A new study is the first to provide evidence that the composition of gut microbiome is altered in people with symptomatic hand osteoarthritis.
Researchers in China analysed the gut microbiome of almost 1400 participants in the population-based study, published in Arthritis & Rheumatology. They found that individuals with and without symptomatic hand osteoarthritis (SHOA) had different proportions of specific gut bacteria. The finding has potential implications for identifying and treating people with this condition.
Participants were derived from the Xiangya Osteoarthritis (XO) observational study of people living in a rural area of China. They were assessed for SHOA, which was defined as the presence of both symptoms and radiographic osteoarthritis in the same hand. Participants with SHOA (72 of a total 1,388) were around 8 years older and more likely to be women (75% compared with 57%) than those without SHOA.
Stool samples were collected from participants and ribosomal RNA sequencing was used to analyse the gut microbiome.
After adjusting for a range of demographic and lifestyle factors, statistically significant differences of gut microbiome were observed at both the family and genus levels. At the genus level, individuals with SHOA had higher relative abundances of Bilophila and Desulfovibrio but a lower relative abundance of Roseburia compared with those without SHOA.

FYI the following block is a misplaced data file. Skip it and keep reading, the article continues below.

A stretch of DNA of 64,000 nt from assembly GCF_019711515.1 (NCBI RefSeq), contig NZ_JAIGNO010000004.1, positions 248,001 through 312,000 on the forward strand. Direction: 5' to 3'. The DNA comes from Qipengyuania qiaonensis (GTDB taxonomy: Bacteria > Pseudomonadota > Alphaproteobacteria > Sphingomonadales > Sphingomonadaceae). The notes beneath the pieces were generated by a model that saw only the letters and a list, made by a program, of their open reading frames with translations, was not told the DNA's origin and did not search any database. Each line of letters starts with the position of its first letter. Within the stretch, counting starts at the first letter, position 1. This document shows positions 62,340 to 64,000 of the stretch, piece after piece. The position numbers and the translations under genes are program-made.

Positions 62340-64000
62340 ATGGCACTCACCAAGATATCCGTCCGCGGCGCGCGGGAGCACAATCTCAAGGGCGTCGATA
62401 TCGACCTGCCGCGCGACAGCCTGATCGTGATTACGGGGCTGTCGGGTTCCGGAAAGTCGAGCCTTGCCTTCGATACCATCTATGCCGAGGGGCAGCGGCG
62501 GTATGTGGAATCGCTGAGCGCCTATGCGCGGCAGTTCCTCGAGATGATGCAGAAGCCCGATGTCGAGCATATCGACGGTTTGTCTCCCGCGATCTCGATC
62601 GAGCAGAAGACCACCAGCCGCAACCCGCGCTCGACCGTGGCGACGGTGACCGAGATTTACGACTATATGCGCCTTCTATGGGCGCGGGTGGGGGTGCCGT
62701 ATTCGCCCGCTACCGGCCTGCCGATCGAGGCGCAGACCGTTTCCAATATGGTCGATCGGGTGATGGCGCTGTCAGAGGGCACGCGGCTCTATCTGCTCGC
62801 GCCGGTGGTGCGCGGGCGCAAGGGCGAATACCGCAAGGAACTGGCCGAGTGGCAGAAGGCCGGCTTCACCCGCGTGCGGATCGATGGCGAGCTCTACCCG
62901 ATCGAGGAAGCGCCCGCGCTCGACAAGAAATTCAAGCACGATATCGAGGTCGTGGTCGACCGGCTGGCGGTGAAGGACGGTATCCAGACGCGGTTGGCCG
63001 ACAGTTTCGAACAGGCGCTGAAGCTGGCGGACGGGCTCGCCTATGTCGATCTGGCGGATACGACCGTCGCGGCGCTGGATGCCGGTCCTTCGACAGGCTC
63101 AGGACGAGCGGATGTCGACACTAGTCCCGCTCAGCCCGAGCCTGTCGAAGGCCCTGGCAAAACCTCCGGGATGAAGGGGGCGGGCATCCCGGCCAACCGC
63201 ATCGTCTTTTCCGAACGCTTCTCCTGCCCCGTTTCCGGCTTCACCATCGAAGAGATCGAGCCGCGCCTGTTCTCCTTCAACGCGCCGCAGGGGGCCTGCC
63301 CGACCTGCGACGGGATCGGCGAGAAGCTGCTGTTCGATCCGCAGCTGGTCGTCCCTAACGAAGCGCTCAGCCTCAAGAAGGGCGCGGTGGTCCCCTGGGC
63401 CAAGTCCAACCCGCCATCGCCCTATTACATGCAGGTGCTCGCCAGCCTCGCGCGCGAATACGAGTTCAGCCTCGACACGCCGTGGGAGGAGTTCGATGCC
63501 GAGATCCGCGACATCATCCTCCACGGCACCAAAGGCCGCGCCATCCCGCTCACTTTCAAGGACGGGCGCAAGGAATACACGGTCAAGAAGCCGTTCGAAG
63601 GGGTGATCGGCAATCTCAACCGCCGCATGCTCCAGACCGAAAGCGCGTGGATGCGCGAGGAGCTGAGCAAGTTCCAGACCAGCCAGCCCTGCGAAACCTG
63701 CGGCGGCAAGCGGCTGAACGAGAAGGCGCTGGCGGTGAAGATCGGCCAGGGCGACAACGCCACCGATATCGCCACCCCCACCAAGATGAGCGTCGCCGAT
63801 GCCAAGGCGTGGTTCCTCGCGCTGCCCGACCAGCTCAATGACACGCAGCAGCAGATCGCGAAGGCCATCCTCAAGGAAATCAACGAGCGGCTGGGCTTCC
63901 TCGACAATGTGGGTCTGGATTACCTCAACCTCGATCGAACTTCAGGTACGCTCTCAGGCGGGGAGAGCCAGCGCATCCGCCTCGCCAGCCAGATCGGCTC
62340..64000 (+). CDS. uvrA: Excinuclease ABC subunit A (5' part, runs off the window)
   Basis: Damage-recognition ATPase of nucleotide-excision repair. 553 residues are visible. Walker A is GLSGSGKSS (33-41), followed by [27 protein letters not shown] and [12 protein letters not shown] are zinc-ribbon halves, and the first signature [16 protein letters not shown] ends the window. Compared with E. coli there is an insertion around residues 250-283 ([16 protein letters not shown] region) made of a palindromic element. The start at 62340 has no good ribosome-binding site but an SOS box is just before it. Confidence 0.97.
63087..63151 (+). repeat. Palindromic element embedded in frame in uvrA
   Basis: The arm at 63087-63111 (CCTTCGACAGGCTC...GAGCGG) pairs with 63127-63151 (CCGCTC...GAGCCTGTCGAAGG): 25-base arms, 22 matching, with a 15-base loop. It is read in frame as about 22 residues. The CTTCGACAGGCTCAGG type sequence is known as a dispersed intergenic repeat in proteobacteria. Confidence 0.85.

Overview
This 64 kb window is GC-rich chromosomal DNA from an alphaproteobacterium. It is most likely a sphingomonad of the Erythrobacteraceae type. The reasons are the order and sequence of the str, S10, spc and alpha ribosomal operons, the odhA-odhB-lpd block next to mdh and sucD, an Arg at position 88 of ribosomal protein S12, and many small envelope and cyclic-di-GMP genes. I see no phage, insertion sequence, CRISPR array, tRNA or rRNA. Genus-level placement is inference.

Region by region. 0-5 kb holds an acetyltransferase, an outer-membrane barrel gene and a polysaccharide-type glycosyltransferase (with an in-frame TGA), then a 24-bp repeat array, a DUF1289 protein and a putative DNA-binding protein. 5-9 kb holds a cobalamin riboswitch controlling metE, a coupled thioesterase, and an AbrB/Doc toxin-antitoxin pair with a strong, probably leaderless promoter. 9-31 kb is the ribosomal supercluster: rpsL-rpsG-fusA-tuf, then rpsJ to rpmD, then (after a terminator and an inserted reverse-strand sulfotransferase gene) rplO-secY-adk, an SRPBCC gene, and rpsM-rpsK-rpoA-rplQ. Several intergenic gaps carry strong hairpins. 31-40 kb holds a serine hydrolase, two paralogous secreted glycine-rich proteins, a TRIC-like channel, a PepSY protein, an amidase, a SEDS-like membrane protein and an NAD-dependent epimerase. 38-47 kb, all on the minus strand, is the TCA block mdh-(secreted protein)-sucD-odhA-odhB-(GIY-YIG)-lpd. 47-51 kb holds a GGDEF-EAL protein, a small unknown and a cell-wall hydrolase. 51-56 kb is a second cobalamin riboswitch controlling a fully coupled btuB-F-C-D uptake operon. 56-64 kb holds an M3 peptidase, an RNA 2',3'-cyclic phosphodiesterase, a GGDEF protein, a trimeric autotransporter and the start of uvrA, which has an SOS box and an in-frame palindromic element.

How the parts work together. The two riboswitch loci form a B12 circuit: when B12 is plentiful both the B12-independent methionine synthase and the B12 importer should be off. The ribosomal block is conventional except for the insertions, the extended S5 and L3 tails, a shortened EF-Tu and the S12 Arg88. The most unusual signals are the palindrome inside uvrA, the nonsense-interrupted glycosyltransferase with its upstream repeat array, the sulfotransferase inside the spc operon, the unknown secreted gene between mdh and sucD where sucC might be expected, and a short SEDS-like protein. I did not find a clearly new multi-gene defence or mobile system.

When gut bacteria get out of kilter, this can contribute to the development of systemic inflammation, which in turn has been implicated in SHOA. But there had been no previous examination of the association between gut microbiome and SHOA, the study notes.
“This information may contribute to translational opportunities for the identification and treatment of individuals with SHOA and warrants further studies in independent populations,” the authors wrote.
Dr Lara Bereza-Malcolm, Henry Langley Postdoctoral Fellow at the University of Sydney, agrees that continued extensive research into this area is needed.
“While the long-term goal would be to utilize the gut microbiome for disease screening, the research presented in this article is only the first step towards this,” said Dr Bereza-Malcolm, who was not involved with the study.
“Currently even if a microbiome differs between groups, it is still very difficult to predict how and if the microbiome contributes to disease. Ideally, the results presented will lead to further research to validate findings and increase understanding as to why the microbiome differs between SHOA/non-SHOA groups,” Dr Bereza-Malcolm told RR.
So, what would this ongoing research look like?
“This may include testing the findings of this study using a new cohort to determine reliability of results, and using alternate approaches to DNA sequencing to validate the results from this study while also increasing the resolution of the sequencing results,” said Dr Bereza-Malcolm.
“Additional work incorporating longitudinal analyses would allow us to account for microbiome stability over time or to capture microbiome changes during disease onset,” she said.